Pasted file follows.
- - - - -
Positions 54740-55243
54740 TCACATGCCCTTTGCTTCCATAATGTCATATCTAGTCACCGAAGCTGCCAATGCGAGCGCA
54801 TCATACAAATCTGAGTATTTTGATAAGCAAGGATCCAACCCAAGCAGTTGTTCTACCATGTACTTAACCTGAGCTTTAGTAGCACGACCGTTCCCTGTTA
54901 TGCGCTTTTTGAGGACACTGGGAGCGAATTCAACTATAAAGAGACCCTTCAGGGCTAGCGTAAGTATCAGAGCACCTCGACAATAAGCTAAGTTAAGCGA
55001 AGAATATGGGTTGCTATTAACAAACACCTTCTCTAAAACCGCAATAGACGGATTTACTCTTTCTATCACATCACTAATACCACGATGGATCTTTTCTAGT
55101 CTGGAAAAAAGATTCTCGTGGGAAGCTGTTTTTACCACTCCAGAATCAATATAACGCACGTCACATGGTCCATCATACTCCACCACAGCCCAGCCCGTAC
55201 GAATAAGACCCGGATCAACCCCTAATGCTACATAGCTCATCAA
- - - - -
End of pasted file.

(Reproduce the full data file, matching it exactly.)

Positions 54740-55243
54740 TCACATGCCCTTTGCTTCCATAATGTCATATCTAGTCACCGAAGCTGCCAATGCGAGCGCA
54801 TCATACAAATCTGAGTATTTTGATAAGCAAGGATCCAACCCAAGCAGTTGTTCTACCATGTACTTAACCTGAGCTTTAGTAGCACGACCGTTCCCTGTTA
54901 TGCGCTTTTTGAGGACACTGGGAGCGAATTCAACTATAAAGAGACCCTTCAGGGCTAGCGTAAGTATCAGAGCACCTCGACAATAAGCTAAGTTAAGCGA
55001 AGAATATGGGTTGCTATTAACAAACACCTTCTCTAAAACCGCAATAGACGGATTTACTCTTTCTATCACATCACTAATACCACGATGGATCTTTTCTAGT
55101 CTGGAAAAAAGATTCTCGTGGGAAGCTGTTTTTACCACTCCAGAATCAATATAACGCACGTCACATGGTCCATCATACTCCACCACAGCCCAGCCCGTAC
55201 GAATAAGACCCGGATCAACCCCTAATGCTACATAGCTCATCAA